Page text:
But the team is also prepared for this: The application for the presentation of the immersive 3D staging in the Deep Space 8K at the Ars Electronica Center is already set up. And here, too, the initial tests have been very successful. With Deep Space 8K, the Ars Electronica Center is offering its visitors a very special experience not found anywhere else in the world: The 16 by 9 meter wall projection, the equally large floor projection and a laser tracking system make the experience of 3D animation here something very special. In the future, the interactive nativity set will also be integrated into the presentation schedule and projected in 8K resolution for visitors to immersively experience.
For the time being, we must wait and see. But no matter how COVID-19 develops in the coming weeks, Christmas can come. For with the virtual crib, the Linz Mariendom and the Ars Electronica Futurelab are nevertheless completely in tune with the spirit of these Advent times. And with Ars Electronica Home Delivery we’ll be bringing the impressive nativity scene experience to your home:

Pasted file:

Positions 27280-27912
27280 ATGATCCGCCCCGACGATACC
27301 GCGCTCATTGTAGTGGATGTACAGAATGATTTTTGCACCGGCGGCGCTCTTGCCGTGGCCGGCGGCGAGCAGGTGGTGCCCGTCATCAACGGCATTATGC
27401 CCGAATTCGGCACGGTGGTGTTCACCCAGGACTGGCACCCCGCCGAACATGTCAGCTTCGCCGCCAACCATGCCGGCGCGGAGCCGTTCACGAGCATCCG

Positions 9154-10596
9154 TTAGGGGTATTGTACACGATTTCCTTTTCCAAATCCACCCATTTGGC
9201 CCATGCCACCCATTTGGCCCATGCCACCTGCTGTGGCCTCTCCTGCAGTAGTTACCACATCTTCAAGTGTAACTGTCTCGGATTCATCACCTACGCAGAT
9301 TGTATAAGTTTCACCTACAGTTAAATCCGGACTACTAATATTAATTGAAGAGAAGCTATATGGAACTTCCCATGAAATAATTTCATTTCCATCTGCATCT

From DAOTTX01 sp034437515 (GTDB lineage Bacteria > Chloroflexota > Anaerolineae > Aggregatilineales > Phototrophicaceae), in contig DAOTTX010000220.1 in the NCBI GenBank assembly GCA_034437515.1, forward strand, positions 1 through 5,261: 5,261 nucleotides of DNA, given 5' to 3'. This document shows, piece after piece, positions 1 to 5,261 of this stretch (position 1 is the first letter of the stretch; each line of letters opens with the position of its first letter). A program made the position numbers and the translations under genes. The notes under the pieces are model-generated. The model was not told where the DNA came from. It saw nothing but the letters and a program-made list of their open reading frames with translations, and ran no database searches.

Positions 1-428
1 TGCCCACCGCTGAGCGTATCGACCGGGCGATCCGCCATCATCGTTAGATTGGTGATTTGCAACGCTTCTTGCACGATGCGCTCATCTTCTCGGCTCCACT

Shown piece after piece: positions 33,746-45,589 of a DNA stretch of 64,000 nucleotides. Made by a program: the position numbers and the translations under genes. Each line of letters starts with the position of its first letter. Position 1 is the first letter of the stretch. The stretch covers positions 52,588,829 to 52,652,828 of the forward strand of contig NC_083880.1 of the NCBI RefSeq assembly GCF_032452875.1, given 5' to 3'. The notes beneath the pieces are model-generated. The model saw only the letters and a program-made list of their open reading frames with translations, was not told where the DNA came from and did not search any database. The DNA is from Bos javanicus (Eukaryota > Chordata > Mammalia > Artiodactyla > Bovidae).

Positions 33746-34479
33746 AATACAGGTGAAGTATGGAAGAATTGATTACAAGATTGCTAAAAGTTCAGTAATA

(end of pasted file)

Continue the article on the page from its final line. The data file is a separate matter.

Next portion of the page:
THU December 3 2020 – 5:00 p.m. On THU December 3 2020, the Deep Space LIVE – streamed via Ars Electronica Home Delivery – will be devoted entirely to the virtual nativity scene at the Mariendom Linz. The viewers not only have the opportunity to closely view the digitalised nativity scene figures but also to learn interesting details about different theological and art historical aspects of the nativity scene from Ing. Mag. Petra Weiss (Federal Office for Monument Protection, Department for Upper Austria) and cathedral pastor Dr. Maximilian Strasser.
In addition, Stefan Mittlböck-Jungwirth (Ars Electronica Futurelab) will provide insights into the process of digitizing the figures. The digital version of Sebastian Osterrieder’s crib ensemble will inspire visitors from all over the world with new insights into art historical heritage and create a new intercultural point of contact. Also for a younger generation, it will create a new, lively perspective on a biblical story and an old tradition. So, we invite you to a very innovative pre-Christmas season this year. For an even more authentic experience at home, we recommend turning off the heating and lighting some myrrh incense. Stay home. Stay safe. Save lifes. Merry X-mas!